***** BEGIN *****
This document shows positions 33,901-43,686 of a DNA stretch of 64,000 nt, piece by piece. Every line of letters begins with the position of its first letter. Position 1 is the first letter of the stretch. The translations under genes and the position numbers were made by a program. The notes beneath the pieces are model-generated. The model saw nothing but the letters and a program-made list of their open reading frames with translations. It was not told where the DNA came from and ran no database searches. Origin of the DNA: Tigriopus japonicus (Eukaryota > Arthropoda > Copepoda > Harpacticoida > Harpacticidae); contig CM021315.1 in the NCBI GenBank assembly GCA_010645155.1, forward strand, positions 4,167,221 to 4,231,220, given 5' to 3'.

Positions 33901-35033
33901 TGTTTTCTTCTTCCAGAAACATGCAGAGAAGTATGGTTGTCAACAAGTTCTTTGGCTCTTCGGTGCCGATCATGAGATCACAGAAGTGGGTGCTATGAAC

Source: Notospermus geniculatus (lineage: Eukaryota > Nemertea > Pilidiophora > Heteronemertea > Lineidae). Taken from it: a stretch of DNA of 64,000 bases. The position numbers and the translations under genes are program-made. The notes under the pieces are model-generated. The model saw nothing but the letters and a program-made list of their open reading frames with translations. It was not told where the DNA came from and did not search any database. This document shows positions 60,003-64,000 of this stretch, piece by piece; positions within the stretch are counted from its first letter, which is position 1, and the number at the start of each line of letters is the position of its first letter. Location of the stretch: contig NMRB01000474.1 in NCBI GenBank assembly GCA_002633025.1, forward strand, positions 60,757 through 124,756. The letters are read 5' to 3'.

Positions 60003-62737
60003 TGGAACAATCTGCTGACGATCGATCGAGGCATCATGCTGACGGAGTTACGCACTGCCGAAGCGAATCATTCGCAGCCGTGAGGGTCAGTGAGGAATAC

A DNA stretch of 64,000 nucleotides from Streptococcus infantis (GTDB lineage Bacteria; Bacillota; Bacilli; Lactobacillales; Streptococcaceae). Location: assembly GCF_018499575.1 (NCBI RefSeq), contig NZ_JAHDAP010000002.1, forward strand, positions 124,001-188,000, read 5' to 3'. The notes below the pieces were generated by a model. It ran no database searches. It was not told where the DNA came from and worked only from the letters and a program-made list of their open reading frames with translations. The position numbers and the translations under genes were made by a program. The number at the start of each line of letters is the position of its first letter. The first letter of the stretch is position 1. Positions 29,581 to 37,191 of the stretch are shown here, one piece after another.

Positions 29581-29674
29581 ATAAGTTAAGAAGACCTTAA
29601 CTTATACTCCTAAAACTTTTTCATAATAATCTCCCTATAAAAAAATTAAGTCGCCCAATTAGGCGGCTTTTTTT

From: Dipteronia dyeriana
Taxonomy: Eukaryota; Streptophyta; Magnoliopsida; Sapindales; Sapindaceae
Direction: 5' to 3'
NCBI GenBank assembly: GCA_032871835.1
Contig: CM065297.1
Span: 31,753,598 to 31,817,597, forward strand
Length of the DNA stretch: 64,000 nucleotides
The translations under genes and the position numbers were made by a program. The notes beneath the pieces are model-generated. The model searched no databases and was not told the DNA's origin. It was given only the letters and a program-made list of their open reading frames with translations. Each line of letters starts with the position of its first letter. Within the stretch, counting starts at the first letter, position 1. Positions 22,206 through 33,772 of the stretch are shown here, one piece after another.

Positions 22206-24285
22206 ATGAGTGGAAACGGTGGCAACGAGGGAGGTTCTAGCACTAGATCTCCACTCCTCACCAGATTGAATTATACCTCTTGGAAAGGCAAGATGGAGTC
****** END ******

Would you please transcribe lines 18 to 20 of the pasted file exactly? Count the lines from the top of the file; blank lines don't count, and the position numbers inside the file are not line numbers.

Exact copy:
The translations under genes and the position numbers were made by a program. The notes beneath the pieces are model-generated. The model searched no databases and was not told the DNA's origin. It was given only the letters and a program-made list of their open reading frames with translations. Each line of letters starts with the position of its first letter. Within the stretch, counting starts at the first letter, position 1. Positions 22,206 through 33,772 of the stretch are shown here, one piece after another.

Positions 22206-24285
22206 ATGAGTGGAAACGGTGGCAACGAGGGAGGTTCTAGCACTAGATCTCCACTCCTCACCAGATTGAATTATACCTCTTGGAAAGGCAAGATGGAGTC